This week, to mark HIV Testing Week, Bristol has continued to lobby the Government for more support to continue our work to end new transmissions of HIV by 2030.
With Councillor Ellie King, Cabinet Member for Public Health, I wrote to the Health and Social Care Secretary to call for opt-out testing in hospitals in our city to help diagnose people who unknowingly have HIV.
Read my letter to the Health and Social Care Secretary here, or scroll down for the plain text version.
Dear Secretary of State,
Like the Department of Health and Social Care, Bristol is committed to ending new cases of HIV by 2030 and contributing to the national effort to reach the 4,660 undiagnosed people living with HIV in England. This is why we welcome the Government’s HIV Action Plan and the £20 million being made available by NHS England for opt-out testing in very high prevalence HIV areas.
However, as a local authority with high HIV prevalence, we are concerned that funding opt-out testing only in “very high” prevalence areas is a missed opportunity. To meet the 2030 goal, and the Action Plan’s interim target of an 80 percent reduction in new diagnosis by 2025, the same kind of opt-out testing will be needed in hospitals here in Bristol too.
With those undiagnosed being twice as likely to live outside London, areas like Bristol are the new frontline in the quest for everyone to know their status. We are a Fast Track City, and we have been working with our local NHS partners, and both of our city’s hospitals are supportive of an opt out testing approach. However, we have no identified funding to roll out this approach. It is, therefore, vital that the DHSC and NHS England become a funding partner to make this happen and provide equity across all parts of the country.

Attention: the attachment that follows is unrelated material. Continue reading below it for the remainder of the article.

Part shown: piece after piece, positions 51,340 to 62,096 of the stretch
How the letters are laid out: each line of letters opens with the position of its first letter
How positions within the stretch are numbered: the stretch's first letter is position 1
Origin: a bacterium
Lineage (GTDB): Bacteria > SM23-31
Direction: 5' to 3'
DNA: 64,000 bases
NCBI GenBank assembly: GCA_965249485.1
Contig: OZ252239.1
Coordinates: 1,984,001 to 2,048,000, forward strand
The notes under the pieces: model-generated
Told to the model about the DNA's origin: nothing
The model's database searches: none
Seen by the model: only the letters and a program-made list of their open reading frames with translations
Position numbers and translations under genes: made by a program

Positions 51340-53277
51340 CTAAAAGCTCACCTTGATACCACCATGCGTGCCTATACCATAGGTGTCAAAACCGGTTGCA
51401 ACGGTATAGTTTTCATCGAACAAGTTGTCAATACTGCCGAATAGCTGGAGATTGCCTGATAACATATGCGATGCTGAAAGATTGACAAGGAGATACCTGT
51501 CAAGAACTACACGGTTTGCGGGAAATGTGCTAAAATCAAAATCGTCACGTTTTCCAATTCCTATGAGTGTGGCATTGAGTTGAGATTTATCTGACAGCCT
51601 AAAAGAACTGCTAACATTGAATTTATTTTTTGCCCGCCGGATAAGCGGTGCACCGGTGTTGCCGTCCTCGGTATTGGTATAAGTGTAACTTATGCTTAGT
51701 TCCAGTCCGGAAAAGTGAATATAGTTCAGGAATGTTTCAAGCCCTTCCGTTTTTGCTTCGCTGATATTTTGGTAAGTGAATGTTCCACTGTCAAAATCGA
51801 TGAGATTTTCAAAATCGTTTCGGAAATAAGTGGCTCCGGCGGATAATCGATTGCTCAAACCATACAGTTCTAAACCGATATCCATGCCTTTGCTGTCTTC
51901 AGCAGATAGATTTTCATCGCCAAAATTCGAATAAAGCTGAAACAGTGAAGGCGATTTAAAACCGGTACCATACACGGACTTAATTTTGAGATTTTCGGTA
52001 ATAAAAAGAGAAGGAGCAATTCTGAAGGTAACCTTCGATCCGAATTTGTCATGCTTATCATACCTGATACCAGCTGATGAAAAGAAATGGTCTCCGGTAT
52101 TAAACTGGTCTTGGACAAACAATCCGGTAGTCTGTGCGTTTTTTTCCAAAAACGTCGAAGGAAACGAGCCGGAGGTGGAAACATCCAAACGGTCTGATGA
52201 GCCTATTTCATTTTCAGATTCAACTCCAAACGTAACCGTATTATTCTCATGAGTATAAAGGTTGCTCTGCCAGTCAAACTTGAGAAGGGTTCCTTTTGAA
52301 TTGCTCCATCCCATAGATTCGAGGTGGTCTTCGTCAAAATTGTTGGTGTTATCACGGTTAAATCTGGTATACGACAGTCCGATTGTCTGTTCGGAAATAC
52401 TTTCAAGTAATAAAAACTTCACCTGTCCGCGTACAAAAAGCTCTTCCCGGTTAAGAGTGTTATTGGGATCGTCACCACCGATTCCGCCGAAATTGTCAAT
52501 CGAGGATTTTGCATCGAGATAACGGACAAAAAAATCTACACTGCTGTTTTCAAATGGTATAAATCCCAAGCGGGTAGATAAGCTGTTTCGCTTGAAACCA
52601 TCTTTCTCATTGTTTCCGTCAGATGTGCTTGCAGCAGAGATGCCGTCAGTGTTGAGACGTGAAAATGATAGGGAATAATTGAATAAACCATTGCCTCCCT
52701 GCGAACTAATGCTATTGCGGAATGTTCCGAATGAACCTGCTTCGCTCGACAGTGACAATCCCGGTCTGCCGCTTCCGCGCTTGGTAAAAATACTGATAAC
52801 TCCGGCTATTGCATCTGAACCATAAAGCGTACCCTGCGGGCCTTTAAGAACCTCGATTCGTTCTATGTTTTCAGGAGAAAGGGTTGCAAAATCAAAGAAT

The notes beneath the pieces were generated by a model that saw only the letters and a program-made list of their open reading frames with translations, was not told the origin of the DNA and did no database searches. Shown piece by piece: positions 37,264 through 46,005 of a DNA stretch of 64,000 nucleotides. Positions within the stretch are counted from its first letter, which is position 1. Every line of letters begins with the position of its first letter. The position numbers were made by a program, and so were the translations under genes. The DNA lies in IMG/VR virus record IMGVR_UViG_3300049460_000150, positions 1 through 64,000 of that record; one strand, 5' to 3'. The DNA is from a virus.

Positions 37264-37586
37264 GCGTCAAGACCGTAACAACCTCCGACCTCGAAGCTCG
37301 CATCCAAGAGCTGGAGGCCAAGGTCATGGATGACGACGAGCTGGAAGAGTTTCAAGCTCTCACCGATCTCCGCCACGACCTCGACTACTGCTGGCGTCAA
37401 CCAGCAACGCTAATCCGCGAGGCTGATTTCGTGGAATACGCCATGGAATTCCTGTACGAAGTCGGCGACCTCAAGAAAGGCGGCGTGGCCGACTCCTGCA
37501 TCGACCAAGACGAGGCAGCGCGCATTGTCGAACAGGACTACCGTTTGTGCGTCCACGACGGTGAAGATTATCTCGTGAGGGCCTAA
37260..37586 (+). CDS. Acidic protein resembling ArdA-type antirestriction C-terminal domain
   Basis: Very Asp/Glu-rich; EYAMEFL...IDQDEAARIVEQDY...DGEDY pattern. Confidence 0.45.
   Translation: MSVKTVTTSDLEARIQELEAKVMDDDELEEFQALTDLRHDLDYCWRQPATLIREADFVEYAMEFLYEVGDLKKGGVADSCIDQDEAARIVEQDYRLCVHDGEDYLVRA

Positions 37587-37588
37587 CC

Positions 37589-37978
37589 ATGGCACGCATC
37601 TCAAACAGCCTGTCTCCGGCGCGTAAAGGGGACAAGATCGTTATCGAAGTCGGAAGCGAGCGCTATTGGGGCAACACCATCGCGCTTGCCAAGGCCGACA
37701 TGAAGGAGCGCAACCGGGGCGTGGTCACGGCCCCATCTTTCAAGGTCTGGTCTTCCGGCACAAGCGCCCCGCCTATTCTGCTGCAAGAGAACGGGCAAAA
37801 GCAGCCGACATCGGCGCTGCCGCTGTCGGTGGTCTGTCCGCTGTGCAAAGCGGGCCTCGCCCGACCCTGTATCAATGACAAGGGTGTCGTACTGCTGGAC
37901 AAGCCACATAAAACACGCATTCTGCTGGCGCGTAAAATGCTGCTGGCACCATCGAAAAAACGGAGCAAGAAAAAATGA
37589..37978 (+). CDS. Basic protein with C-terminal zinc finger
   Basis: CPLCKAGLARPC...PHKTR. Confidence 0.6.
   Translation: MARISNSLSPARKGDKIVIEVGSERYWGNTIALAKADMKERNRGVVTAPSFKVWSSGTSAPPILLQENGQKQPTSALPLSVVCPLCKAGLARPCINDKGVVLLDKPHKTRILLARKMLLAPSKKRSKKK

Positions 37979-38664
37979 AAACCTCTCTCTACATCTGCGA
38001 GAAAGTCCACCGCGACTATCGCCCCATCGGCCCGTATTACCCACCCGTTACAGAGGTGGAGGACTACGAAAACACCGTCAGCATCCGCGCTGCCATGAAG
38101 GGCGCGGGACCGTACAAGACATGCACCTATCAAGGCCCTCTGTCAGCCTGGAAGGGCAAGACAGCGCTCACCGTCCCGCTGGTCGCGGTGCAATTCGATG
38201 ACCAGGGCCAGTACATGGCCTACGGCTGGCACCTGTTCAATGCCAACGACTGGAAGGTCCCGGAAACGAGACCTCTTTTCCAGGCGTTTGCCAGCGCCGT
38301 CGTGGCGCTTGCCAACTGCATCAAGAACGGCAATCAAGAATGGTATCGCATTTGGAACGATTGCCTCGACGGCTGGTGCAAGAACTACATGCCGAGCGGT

Opt-out testing works, is cost effective, has been recommended by the British HIV Association and British Association of HIV and Sexual Health since 2016, and is included within current NICE guidelines on HIV testing. It is proven to find those with traditionally the worst HIV outcomes: people of Black African heritage, women and older people. More than two in five (42%) people diagnosed with HIV in England continue to get their diagnosis at a late stage – this can have serious consequences for their own health and the health of others through unknowingly passing on the virus. These populations experience some of the highest rates of late diagnosis.
Anyone with undiagnosed HIV leaving A&E without knowing their status is a missed opportunity and likely means they will present with a HIV complication at a later date and add additional cost to the system. The HIV Commission – which the government promised to implement – made this its flagship recommendation.
This National HIV Testing Week we are reminded of the need to level up our HIV ambition and testing infrastructure. There is much we can learn from successful HIV interventions in London, but we will only meet the 2030 goal as one country. Just funding opt-out testing in the very highest prevalence areas will not end new HIV transmissions, and we urge the government to consider funding areas like Bristol to reduce stigma, and ensure that we can support everyone living with HIV in Bristol.
Delivering funding by World Aids Day 2022 would help us get opt-out testing in Bristol hospitals up and running as soon as possible. There can be no further delay.
Marvin Rees, Mayor of Bristol
Councillor Ellie King, Cabinet Member for Public Health, Communities and Bristol One City